Cardiff in full voice to commemorate Gary Speed
On the Sunday that Gary's Speed death was announced I remember being staggered by the depth of feeling and shock. This week in Cardiff that emotion was given a very powerful and memorable voice.
The planned minute's applause before kick-off against Costa Rica on Wednesday didn't need to be orchestrated. It started instinctively as the players came out and was three times longer than planned. Nobody wanted to stop.
Those inside The Cardiff City Stadium were remembering a national hero but Gary's family were a poignant presence throughout. They were remembering a husband, a son, a brother and a father.
His two sons were incredible. Ed is just 14 years old but was handed a microphone in a packed VIP suite before the game to address the gathered family and football friends.
Nearly 400 people stood in silence as a young man spoke of how he missed his dad, how his mum was struggling on, how his grandad continued to take him to football training and how he and his brother Tommy were Gary's living legacy.
The four minute speech was impeccably delivered without a whisper of nerves and the sort of class that his dad displayed whether it was on a pitch, in a dugout or in front of a TV camera.
Gary Speed's sons Thomas and Edward pay their respects alongside Craig Bellamy and Aaron Ramsay before kick-off. Photo: Getty
The two lads who Gary referred to as "my lovely boys" the day he made his final appearance in the Football Focus studio were a huge part of the evening. They accompanied the players on to the pitch and were the first to rise when thousands of voices implored the crowd to "Stand Up For Gary Speed". Tommy spoke impressively on the PA at half-time and Ed addressed the players in the dressing room afterwards.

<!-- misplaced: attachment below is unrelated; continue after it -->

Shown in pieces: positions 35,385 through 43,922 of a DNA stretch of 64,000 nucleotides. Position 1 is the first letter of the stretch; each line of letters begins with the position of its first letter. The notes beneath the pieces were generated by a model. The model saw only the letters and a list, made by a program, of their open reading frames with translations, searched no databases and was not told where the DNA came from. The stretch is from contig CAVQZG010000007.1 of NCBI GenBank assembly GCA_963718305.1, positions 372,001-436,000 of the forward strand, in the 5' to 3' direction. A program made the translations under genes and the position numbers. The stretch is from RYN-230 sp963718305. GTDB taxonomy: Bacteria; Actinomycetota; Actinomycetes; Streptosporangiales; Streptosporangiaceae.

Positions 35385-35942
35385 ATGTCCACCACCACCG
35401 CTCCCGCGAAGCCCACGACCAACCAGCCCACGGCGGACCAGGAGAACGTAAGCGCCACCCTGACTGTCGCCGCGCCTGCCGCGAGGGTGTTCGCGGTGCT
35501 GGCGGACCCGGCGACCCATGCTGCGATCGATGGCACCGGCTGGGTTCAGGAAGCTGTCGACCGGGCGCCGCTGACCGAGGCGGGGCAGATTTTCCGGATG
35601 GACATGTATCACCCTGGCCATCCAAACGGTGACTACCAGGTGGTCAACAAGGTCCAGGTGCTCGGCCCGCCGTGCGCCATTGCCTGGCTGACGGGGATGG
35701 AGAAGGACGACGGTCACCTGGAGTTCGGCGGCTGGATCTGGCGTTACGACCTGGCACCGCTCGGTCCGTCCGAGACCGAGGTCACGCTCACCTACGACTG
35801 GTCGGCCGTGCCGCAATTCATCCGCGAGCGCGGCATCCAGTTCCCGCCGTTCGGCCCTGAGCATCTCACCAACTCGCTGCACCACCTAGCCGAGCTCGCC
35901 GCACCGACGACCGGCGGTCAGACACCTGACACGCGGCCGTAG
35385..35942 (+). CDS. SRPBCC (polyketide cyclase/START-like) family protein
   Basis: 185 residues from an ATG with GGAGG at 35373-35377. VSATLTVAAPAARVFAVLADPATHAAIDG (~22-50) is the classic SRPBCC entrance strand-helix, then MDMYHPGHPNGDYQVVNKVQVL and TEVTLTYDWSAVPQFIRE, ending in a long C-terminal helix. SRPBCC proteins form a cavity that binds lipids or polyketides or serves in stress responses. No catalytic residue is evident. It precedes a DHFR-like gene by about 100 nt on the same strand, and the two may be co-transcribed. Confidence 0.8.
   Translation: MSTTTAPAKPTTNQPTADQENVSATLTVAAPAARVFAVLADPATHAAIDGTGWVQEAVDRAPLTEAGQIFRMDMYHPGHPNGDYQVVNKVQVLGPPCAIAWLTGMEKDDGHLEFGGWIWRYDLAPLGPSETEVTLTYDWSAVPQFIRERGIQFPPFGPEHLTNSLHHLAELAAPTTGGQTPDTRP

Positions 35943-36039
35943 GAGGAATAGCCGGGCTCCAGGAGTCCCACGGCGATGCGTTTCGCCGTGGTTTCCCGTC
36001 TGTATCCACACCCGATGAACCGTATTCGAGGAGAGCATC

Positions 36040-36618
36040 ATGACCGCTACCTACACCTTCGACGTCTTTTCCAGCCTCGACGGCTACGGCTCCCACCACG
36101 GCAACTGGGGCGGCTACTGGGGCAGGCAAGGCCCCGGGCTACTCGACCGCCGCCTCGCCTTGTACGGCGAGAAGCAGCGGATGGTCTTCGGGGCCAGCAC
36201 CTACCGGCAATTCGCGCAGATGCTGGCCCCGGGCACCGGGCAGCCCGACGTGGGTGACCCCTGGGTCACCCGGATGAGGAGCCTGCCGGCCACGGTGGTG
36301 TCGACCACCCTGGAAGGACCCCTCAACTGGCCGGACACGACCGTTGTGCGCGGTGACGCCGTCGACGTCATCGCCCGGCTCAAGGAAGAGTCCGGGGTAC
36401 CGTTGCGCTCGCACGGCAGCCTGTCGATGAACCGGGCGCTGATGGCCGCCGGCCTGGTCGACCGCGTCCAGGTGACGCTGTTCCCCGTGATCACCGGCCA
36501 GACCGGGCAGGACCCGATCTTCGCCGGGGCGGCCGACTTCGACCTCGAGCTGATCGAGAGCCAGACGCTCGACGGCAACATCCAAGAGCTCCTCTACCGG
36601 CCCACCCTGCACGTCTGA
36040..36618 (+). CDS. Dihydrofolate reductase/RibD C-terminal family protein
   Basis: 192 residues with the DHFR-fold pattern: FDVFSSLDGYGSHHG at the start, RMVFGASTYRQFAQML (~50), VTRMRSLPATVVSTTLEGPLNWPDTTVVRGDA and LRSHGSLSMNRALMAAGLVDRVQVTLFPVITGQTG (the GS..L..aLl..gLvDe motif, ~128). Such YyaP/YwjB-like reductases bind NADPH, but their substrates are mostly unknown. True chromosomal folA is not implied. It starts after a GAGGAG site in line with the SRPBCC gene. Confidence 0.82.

If it was tough for the family, it was awkward for Chris Coleman. At last he had the job he had always loved in circumstances he hated. He wanted it to be his friend Gary's night and was conspicuous by his absence from the technical area - happy instead to sit quietly in the dugout.
If the game was difficult the post-match press conference was almost too much. The new Wales manager had to take a long pause when asked about Ed's speech to the players. Eventually he said "that's bravery isn't it?... Ed made that speech without a tear in his eye. Strong as an ox."
Gary's dad, Roger, had spoken to the players before the game and perhaps it was the added emotion from the Speed family that led to such a limp match. Wales were well off the pace and beaten by a lively Costa Rica side - the same side Gary had made his debut against 22 years ago.
It is three months since he died but barely a week has gone by without the same questions coming back. What was it like to work on the show with Gary that day? What did he say? Did you suspect anything? Why? Why? Why? We still don't know the answers to all those questions and perhaps we never will.
Gary Speed's death was a shock to football. It remains a shock to football. I spoke to someone on Wednesday night who said he found Gary's passing harder to deal with than his own mothers. She was 86 and ill while Gary was 42 and seemingly enjoying the fullness of life.
I went to Cardiff worried that the outpouring of emotion might be awkward and difficult to watch. It wasn't. It was raw, passionate, pure, powerful, unforced and real.
It wasn't about the football, it was about a footballer. This was about a nation remembering one of its sporting heroes. This was about a family putting on the bravest face they could and trying their best to move on. We all hope they can.